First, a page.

IRS Proposed Regulations Regarding LIBOR Phase Out
By: Jennifer M. Egan, Esq.
On July 27, 2017, the U.K. Financial Conduct Authority announced that the London interbank offered rate (LIBOR) may be phased out after the end of 2021. Many tax-exempt bonds and interest rate swaps use a LIBOR-based interest rate. If such instruments are modified to replace the LIBOR index with another interest rate index, tax consequences can arise, such as triggering a reissuance of tax-exempt bonds or a deemed termination of a swap. Therefore, on October 8, 2019, the IRS issued proposed regulations (the “Proposed Regulations”) related to such issue. The Proposed Regulations provide relief from such tax consequences.
The Proposed Regulations provide that amending the terms of tax-exempt bonds or interest rate swaps (“Tax-Exempt Instruments”) to replace LIBOR with a “qualified rate” will not trigger a reissuance of tax-exempt bonds or be deemed a termination of the swap if the fair market value of the modified Tax-Exempt Instruments is substantially equal to the fair market value of the Tax-Exempt Instruments prior to being revised.
There are eleven categories for “qualified rates” under the Proposed Regulations, including, a much discussed Secured Overnight Financing Rate published by the Federal Reserve Bank of New York (SOFR), and future possible “qualified rates” as published in the Internal Revenue Bulletin.
To ensure that the modifications to Tax-Exempt Instruments are no broader than is necessary to replace the LIBOR index, the Proposed Regulations require the above-mentioned fair market value test. The fair market value may be determined by any reasonable valuation method, as long as that reasonable valuation method is applied consistently and takes into account any one-time payment made in lieu of a spread adjustment. The Proposed Regulations currently provide two safe harbors for determining the fair market value.
The first safe harbor is met if at the time of the modification of the Tax-Exempt Instrument, the historic average of the LIBOR rate is within 25 basis points of the historic average of the rate that replaces it. The parties may use any reasonable method to compute a historic average subject to two limitations: (i) the lookback period from which the historic data are drawn begins no earlier than 10 years before the modification and ends no earlier than three months before such modification, and (ii) once a lookback period is established, the historic average must take into account every instance of the relevant rate published during that period. Alternatively, the parties may compute the historic average of a rate in accordance with an industry-wide standard, such as set forth by the International Swaps and Derivatives Association or the Alternative Reference Rates Committee. In either application of this safe harbor, the parties must use the same methodology and lookback period to compute the historic average for each of the rates to be compared.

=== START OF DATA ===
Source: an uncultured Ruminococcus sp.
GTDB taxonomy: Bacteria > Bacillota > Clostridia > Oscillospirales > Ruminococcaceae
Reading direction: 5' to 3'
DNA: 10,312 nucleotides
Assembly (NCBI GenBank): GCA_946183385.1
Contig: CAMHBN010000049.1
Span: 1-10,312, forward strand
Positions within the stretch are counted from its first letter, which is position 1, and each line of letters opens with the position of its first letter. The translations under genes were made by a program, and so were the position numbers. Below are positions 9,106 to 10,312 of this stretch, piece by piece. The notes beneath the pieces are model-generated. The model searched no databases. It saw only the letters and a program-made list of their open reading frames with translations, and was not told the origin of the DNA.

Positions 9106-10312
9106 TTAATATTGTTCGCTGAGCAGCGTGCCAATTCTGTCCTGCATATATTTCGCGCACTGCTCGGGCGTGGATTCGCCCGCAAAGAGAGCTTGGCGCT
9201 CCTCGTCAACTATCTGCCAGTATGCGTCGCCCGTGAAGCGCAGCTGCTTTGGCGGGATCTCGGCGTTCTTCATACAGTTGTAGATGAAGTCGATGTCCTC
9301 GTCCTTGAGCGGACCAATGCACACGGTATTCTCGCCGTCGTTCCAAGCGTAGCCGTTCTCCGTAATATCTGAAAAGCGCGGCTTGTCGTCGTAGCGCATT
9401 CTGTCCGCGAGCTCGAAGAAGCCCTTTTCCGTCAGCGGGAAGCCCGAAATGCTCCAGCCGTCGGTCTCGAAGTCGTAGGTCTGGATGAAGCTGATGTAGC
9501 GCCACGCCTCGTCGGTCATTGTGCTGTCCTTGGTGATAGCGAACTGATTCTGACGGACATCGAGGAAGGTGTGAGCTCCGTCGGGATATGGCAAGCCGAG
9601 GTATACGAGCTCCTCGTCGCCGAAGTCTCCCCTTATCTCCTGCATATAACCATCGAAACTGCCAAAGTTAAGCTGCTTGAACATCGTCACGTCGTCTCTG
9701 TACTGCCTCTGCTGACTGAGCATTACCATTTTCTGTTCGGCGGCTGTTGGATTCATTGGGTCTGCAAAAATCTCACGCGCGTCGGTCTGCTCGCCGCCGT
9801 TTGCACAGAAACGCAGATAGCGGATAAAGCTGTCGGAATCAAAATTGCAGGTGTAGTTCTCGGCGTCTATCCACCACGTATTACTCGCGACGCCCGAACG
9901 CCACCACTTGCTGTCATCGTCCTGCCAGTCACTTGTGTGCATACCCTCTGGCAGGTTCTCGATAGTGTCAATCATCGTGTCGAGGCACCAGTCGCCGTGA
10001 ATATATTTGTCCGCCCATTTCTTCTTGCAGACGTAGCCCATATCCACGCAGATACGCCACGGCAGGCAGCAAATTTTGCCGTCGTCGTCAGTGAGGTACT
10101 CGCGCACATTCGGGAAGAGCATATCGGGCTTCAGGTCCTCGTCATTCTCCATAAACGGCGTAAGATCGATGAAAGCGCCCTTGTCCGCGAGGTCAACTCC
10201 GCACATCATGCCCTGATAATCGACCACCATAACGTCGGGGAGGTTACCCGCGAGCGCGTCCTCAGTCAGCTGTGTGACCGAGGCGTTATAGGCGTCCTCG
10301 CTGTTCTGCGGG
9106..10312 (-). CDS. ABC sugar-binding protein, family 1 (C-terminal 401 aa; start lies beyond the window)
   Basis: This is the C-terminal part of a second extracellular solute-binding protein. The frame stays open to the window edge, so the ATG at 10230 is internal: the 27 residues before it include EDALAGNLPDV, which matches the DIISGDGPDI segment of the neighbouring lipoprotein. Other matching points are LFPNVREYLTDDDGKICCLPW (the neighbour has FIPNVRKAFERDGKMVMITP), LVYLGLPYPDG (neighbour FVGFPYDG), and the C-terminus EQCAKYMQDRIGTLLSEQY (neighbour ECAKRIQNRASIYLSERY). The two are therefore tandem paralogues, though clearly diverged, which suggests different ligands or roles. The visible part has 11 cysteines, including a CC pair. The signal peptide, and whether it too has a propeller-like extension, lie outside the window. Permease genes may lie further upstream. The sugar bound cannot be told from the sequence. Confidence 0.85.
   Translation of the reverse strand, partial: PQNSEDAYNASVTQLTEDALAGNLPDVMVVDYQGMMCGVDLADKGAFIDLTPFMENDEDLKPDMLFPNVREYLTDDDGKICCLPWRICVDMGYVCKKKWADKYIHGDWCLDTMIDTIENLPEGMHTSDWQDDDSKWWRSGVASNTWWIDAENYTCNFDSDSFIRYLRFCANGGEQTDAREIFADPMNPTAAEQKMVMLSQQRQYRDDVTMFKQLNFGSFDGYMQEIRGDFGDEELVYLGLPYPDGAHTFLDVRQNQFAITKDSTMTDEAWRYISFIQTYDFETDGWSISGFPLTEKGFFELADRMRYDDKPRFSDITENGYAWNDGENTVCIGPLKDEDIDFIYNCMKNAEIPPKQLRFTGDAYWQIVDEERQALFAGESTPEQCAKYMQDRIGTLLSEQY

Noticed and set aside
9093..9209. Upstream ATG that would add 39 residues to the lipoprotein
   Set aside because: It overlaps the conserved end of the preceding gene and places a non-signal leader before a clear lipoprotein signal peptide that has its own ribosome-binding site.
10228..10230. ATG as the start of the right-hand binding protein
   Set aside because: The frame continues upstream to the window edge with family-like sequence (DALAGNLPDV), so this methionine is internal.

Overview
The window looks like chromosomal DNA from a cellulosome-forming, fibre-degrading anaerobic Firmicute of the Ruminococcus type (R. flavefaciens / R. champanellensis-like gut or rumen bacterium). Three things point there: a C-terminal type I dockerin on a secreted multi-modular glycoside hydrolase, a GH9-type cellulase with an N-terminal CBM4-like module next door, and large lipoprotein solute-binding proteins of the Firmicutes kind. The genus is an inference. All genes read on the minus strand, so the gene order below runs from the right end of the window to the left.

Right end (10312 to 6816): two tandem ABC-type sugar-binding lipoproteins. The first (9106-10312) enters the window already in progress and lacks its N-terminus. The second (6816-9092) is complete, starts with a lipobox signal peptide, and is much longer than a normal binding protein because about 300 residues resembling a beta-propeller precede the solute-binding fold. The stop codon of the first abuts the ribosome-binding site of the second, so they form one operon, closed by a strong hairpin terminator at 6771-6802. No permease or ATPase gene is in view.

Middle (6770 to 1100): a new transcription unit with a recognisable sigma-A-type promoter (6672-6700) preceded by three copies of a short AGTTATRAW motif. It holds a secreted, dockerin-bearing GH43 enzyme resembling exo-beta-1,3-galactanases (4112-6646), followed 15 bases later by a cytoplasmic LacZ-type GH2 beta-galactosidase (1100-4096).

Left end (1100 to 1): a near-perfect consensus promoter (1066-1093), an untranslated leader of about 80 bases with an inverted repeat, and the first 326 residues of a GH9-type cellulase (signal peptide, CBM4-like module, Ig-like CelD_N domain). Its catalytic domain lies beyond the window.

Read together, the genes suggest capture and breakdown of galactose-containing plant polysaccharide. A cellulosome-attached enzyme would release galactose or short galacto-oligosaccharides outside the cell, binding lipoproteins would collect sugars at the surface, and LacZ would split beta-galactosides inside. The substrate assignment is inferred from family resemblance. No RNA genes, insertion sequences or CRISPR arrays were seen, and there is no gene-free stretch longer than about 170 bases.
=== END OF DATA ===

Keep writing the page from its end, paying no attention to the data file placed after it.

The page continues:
The second safe harbor is met if the parties to the Tax-Exempt Instrument are not related, and through bona fide, arm’s length negotiations over the modification of such document, determine that the fair market value of the modified Tax-Exempt Instrument is substantially equivalent to the fair market value of the Tax-Exempt Instrument before such modification. In determining the fair market value, the parties must take into account the value of any one-time payment made in lieu of a spread adjustment.
Furthermore, if the fair market value test is satisfied, any additional modification made in association with the replacement of the interest rate that is reasonably necessary to implement such a replacement, will not trigger a reissuance or be deemed a termination of a swap. This includes a one-time payment to the other in connection with the replacement of the LIBOR rate to offset the change in value that occurs as a result of the replacement.
Generally the final regulations ultimately adopted would apply to a modification of Tax-Exempt Instruments that occurs on or after the date of publication of the final regulations in the Federal Register. However, a taxpayer may choose to apply certain portions of the Proposed Regulations to modifications that occur before that date, provided that the taxpayer and its related parties consistently apply such rules before that date.
It is important to analyze your current outstanding debt instruments to see if there are any that have LIBOR-based interest rate. If so, your analysis should consider working with the other party to the agreement to modify such instrument in compliance with the Proposed Regulations, or, determine if it is best to wait until the final regulations are published. If you need assistance determining which steps to take in working through the process of replacing LIBOR in your Tax-Exempt Instruments, please contact Jennifer M. Egan at email@example.com or 860-548-2628.
As part of her public finance practice, Mrs. Egan represent municipalities, underwriters, trustees, letter of credit banks and purchasers in general obligation bond, refunding bond and revenue bond financing transactions.